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Insurance Fraud California

NEWS
November 29, 1999 | VIRGINIA ELLIS and JOE MOZINGO, TIMES STAFF WRITERS
A giant rip-off of the California Medi-Cal system, centered in Armenian immigrant neighborhoods of Los Angeles, may total more than $1 billion when it is finally unraveled, making it one of the largest frauds against a state in American history, federal investigators report. FBI and California officials, in a task force set up by Gov.
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BUSINESS
August 12, 1999 | DAVAN MAHARAJ and RYAN CORMIER, TIMES STAFF WRITERS
In a major blow to prosecutors and state insurance officials, a jury Wednesday acquitted four men who were accused of running California's biggest workers' compensation fraud mill. Among those found not guilty were James W. Eisenberg, a 58-year-old Santa Monica doctor who headed a medical chain called Amerimed Medical Corp., and Michael J. Lightman, 49, of Rancho Palos Verdes, who ran a network of legal, marketing and bill-collection businesses.
NEWS
June 30, 1999 | ANNE-MARIE O'CONNOR, TIMES STAFF WRITER
It was a bitter marital dispute with a child involved. Each spouse threatened to turn the other in to authorities. Finally, one did, leading both to confess, and the scam unraveled. That was the break that led to the arrest Tuesday of 28 alleged members of an auto collision insurance fraud ring in the first phase of a major state anti-fraud operation that Insurance Commissioner Chuck Quackenbush called the biggest in his department's history. Seventeen of those accused are still at large.
BUSINESS
March 31, 1999 | Jeff Leeds
A federal grand jury issued a new indictment against a Beverly Hills doctor accused of defrauding his insurers by engineering the theft of two fine artworks from his home. Court documents show the grand jury charged Steven G. Cooperman with two counts of making false statements to a financial institution and one count of subscribing to a false tax return.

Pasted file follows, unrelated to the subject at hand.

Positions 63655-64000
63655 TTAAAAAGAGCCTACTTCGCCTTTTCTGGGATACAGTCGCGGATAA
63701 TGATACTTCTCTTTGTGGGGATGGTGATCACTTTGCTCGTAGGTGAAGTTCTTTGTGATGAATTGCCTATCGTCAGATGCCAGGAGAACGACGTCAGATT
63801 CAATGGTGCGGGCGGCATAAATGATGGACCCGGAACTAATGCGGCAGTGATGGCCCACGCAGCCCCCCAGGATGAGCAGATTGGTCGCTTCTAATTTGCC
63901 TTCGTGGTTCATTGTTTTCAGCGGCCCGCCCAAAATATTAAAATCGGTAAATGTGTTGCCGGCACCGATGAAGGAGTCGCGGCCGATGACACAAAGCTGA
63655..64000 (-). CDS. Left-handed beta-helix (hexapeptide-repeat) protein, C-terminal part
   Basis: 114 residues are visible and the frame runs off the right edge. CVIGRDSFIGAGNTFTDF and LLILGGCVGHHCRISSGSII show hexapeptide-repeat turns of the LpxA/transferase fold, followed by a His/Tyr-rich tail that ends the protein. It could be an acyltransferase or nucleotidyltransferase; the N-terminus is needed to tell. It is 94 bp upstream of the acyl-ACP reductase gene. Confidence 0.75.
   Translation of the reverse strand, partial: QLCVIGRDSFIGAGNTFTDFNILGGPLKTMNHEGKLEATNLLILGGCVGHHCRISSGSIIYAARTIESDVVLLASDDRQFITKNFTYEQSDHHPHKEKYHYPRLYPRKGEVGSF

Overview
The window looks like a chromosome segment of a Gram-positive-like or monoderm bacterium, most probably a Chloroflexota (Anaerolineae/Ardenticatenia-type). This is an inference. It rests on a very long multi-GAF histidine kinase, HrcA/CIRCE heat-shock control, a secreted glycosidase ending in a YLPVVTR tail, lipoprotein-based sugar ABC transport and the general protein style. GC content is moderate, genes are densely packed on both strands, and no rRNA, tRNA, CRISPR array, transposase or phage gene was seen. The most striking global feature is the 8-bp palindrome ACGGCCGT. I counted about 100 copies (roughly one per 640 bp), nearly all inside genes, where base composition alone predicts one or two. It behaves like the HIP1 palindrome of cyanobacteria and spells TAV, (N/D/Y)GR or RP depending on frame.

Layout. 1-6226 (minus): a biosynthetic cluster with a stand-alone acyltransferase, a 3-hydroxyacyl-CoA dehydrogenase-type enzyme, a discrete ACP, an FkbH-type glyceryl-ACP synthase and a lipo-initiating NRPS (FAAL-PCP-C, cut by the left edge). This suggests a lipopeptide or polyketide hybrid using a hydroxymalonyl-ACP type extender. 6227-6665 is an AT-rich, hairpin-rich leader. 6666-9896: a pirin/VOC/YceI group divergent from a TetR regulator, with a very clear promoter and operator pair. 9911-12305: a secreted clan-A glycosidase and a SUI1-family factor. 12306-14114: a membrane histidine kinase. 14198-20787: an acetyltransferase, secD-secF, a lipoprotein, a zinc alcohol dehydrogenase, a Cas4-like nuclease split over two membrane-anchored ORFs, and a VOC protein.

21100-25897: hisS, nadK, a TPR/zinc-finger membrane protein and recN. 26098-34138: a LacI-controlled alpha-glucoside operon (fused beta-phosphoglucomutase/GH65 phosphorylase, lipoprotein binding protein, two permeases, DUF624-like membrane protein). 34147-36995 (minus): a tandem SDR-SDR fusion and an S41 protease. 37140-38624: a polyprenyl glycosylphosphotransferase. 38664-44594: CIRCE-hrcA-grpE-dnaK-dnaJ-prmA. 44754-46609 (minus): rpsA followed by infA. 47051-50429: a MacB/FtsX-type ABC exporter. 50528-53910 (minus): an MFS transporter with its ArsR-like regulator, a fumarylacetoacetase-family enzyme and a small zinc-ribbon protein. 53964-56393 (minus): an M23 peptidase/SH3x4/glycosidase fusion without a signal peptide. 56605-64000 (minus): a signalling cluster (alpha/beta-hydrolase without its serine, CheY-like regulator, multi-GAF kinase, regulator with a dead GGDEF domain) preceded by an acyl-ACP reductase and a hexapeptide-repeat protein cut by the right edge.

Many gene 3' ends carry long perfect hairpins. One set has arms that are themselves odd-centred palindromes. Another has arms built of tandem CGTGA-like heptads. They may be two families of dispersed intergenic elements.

BUSINESS
January 21, 1999 | Jeff Leeds
A former federal prosecutor has been charged in a case that underscores the potential for fraud in the complex world of fine art insurance. James P. Tierney, who worked as a federal prosecutor in New York and Los Angeles before entering private practice, aided one of his clients in a conspiracy to fake the theft of works by Picasso and Monet and defraud two insurance companies, according to a document federal prosecutors filed in U.S. District Court in Los Angeles.
CALIFORNIA | LOCAL
September 12, 1997
Citing an increase in staged auto accidents around the state, Insurance Commissioner Chuck Quackenbush announced legislation Thursday that would make staging crashes for fraudulent insurance claims a serious felony subject to the three-strikes law. Quackenbush announced the legislation in Bell near the site of a fiery crash in February that killed a family of three. The measure, authored by Sen.
BUSINESS
August 21, 1996 | NANCY RIVERA BROOKS, TIMES STAFF WRITER
At least 13 people were arrested Tuesday during raids on medical and legal clinics in Southern and Northern California as part of a statewide crackdown on auto and health insurance fraud, which costs consumers hundreds of millions of dollars each year. Dubbing Los Angeles "the auto insurance fraud capital of the world," federal, state and local officials said the two alleged fraud rings broken up in the raids operated by contriving automobile accidents.
BUSINESS
September 29, 1995 | DOUG SMITH and THOMAS S. MULLIGAN, TIMES STAFF WRITERS
Federal prosecutors announced a statewide auto insurance fraud crackdown Thursday, charging key figures in an alleged multimillion-dollar kickback scheme involving several legal offices and more than 100 chiropractors, about half of them in Los Angeles. Following a nine-month investigation, the U.S.
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